What the guild leaders said is to do with artificial intelligence: In a manner that applies not to restricted use of AI, the performers can be equally and more dangerous in videogame industries than in television and film. Some of our members work in this space: voiceover and the opportunity to easily create convincing digital replicas of performance voices is already very abundant. There’s an easy Google search. Without protection, not only will this be the future of audio audio-visual audio from video game characters, but also your own recordings will be used to teach AI systems.
The Interactive Media Agreement, in all work, also includes a lot of performance capture, where trained professionals, many of whom are stunt performers, provide digitally captured performances used to give expressive movements to videogame characters. They can replicate this work through AI, too. Without protective contract words, your face, your expressions and your signature moves will be the base of unlimited characters across unlimited games without your participation or even knowledge. What career does it leave you with?
The guild fought, they said, to protect against the use of artificial intelligence, which will require the consent of informed consent and appropriate payment, to create and use digital replicas, and for use of our members performances to train AI systems. These vital protections aren’t only righteous and fair, but also the same fate as you will know, besides your voice and image, but also necessary in order to counter the existential threat of the member work poses by the unregulated use of AI.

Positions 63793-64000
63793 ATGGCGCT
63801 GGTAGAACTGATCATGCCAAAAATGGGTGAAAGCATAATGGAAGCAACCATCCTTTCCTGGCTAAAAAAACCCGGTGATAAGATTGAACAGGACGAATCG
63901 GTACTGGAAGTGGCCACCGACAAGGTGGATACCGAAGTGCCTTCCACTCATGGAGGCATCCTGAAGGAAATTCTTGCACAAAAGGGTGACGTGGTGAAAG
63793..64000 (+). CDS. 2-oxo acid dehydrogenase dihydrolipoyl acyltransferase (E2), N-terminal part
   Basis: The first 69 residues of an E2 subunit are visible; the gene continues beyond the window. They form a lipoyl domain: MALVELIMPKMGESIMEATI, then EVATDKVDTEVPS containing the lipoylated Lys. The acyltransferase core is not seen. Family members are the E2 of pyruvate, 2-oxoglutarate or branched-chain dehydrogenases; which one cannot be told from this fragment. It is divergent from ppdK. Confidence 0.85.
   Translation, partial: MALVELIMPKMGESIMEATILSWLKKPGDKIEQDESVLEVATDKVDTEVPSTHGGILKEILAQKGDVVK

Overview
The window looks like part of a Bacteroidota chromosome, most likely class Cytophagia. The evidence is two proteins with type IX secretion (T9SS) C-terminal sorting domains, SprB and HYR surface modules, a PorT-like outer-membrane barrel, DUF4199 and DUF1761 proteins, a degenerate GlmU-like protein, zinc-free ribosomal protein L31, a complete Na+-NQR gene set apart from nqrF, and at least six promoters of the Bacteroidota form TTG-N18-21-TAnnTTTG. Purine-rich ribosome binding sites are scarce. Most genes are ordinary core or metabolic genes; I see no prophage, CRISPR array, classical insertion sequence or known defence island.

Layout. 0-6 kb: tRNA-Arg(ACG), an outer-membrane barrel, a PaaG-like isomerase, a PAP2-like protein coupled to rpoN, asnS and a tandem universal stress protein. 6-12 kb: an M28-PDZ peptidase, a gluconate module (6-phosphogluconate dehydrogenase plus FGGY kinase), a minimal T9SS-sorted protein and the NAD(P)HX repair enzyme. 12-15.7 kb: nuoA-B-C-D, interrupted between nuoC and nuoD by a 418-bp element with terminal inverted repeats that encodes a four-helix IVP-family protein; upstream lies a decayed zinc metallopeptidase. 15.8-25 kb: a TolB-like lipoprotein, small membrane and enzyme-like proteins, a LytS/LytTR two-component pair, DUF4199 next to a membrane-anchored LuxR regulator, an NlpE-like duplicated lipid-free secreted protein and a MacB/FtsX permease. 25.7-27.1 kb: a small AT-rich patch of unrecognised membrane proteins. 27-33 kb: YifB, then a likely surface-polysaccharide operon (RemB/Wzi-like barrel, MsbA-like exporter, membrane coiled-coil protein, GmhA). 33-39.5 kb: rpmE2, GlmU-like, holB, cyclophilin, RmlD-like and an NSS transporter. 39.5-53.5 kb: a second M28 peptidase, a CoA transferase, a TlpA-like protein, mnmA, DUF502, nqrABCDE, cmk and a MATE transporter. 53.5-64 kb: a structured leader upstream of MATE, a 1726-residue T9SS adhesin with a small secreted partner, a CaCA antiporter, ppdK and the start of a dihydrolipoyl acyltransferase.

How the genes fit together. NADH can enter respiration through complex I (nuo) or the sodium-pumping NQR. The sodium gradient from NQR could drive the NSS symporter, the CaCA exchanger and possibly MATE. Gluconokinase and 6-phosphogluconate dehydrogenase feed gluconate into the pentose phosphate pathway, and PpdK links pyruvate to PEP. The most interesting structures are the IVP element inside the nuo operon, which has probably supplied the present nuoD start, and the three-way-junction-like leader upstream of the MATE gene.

Safety is another major issue in the video game contract, which guild leaders say doesn’t allow for sleep time for on-camera performers. Our committee fights to give our off-camera performers the same five minute wait period as their off-camera performers. You need an injured medic, to help us perform stunts or dangerous work at the moment. I wonder whether it’s just like on a movie or television set. Employers shouldn’t ask performers to perform stunts on self-taped auditions. The IMA doesn’t have any self-taped auditions.
In addition, Audrey Cooling, a spokesperson for the video game companies, said that we all want a fair contract that reflects the important contribution of SAG-AFTRA-represented performers in an industry that delivers the world-class entertainment to billions of players worldwide. We are fighting to agree a mutual benefit as soon as possible.
It’s been nearly a year since the guild started negotiating for a new video game contract. While the two sides have hosted five separate multiday negotiations.
Despite these efforts, the companies didn’t address our members needs, said Drescher and Crabtree-Ireland. We have the additional bargaining dates set for the end of September, and our negotiating committee and national board unanimously agree that our negotiating committee should have a member-approved strike authorization in hand when negotiations resume. We urge you to vote Yes if it is necessary to authorize a strike. The question has come to a conclusion that, if we do not empower ourselves now, it won’t have a contract to fight for in the future.
The guild’s FAQ page mentions a no vote and tells employers they must not make a fair deal to keep our members working. Without the fear of a work stoppage, management has no incentive to offer the pay, AI and other terms our members need.
Voting on the strike authorization, which gives the guilds National Board authority to declare a strike if negotiations fail to produce a fair deal, will end September 25th.